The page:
Tomorrow, I plan on calling the owner at home and discussing his concerns with him. I have done extensive reading on this subject, reviewed the surgical technique in multiple texts, as well as communicated with an ophthalmologist about possible causes of the drainage. Keep in mind that I have not seen this patient, so I have no idea of the character of the drainage. This could be my fault, or it may have nothing to do with anything that I did surgically. The ophthalmologist gave me several possible causes for the vague sign of drainage. I will share all of these with the owner, discuss his concerns, and recommend follow-up with his rDVM. I will make sure he is aware of all the possible causes - including the surgical problem (which the ophthalmologist said IS a surgical "mistake" - but one everyone will make at some time in their career, if they do enough of these surgeries). I will then leave it up to the owner to continue seeing the rDVM - hopefully with my concerns/recommendations in hand. Then, I will wait for either the letter from the rDVM complaining/throwing me under the bus or hearing back from the owner.

I'll keep ya'll posted.

Wednesday, September 7, 2011

Post-op complications and dilemmas

I have a dilemma, and I would like the opinions of those reading - vets, vet students, and pet owners alike.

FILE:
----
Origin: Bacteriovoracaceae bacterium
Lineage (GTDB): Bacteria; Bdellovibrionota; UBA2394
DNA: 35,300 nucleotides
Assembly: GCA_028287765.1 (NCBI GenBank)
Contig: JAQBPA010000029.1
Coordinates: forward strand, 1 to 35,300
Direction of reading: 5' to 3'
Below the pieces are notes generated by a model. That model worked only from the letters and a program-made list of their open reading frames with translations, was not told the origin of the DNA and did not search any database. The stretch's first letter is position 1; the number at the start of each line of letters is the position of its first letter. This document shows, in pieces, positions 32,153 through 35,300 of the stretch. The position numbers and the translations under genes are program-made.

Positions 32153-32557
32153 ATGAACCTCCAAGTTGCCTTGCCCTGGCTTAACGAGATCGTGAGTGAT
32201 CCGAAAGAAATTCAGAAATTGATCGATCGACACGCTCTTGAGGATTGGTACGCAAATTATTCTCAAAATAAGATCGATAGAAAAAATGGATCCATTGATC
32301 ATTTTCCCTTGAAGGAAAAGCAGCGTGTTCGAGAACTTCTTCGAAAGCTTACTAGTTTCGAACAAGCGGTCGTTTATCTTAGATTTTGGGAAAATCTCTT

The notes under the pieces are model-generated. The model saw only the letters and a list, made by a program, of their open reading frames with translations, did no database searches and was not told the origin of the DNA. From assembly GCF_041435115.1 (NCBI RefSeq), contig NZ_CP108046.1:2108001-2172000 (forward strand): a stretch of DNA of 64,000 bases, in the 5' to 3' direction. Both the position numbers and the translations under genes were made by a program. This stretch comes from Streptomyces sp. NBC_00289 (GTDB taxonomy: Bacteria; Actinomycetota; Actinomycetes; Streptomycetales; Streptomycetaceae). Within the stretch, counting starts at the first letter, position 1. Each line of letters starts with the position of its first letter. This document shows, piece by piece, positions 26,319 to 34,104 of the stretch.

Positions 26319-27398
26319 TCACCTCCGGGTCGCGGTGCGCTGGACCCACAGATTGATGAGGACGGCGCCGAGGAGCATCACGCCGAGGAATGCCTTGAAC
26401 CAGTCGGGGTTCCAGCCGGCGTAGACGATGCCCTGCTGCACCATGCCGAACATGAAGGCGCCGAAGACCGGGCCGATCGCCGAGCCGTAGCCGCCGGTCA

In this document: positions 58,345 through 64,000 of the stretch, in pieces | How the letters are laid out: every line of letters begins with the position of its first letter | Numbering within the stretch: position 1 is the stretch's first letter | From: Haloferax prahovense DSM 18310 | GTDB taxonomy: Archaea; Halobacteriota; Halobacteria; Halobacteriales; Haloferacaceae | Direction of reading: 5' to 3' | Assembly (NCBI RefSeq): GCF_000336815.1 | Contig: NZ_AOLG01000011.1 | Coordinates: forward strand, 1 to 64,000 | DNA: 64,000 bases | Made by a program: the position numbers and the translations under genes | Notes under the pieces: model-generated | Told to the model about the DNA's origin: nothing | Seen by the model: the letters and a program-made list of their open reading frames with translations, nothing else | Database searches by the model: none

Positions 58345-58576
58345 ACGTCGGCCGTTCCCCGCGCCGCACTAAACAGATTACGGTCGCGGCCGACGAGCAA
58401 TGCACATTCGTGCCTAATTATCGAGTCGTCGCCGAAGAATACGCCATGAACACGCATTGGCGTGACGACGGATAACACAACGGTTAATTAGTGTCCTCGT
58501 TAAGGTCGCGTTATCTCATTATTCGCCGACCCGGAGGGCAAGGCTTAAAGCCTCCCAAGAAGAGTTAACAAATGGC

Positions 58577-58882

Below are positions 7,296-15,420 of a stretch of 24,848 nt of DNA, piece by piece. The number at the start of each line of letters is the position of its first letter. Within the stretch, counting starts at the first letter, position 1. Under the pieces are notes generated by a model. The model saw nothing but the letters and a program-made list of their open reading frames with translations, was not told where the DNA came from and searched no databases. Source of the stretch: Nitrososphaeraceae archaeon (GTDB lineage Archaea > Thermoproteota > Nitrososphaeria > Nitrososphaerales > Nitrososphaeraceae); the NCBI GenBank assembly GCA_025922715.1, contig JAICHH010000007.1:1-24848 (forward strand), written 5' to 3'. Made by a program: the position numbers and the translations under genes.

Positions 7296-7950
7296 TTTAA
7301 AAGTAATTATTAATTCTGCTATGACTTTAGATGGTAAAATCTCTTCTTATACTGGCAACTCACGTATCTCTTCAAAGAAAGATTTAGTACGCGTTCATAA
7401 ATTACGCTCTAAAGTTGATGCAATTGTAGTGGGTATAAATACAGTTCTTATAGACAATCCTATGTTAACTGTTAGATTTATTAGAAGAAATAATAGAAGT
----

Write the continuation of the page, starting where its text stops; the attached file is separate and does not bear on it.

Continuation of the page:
About 3.5 weeks ago, I saw a small breed dog with a traumatically proptosed eye. The eye was not salvageable, in fact it was mangled. I told the owners that removal was the only option for this eye, and after much arguing, debating, and scrounging to afford it, they came up with the money for an enucleation.

Fast forward to today. The owner calls because the empty, closed eye socket has been having drainage since the surgery 3.5 weeks ago. He has been to his referring veterinarian with the dog, a culture of the drainage has been submitted, and the dog was placed on appropriate antibiotics. Once the antibiotics were stopped, the drainage came back.

Initially, I thought this was likely an infection - probably from the initial trauma to the eye. I did a quick VIN search though, and apparently, a not uncommon complication of enucleation is that some fluid producing tissue (conjunctiva or lacrimal tissue) may get left behind. If this is the case, re-exploration of the socket and removal of this tissue is necessary. In other words, the dog MIGHT need another surgery.

Here are my dilemmas:

1) First, as an ER clinic, we are not supposed to recheck clients. This is done by the general practitioner that normally sees the pet. So, I have not seen the dog and have no knowledge of the character of the discharge, where it's coming from, or any other detailed knowledge of it. I have no idea if this is a surgical complication or a consequence of the dog having been bitten across the eye and deep infection introduced into the socket. The pet HAS been seen by the regular veterinarian, and he is handling follow-up. Thus, I should not offer to recheck the dog. I think. We ER vets have to tread cautiously here.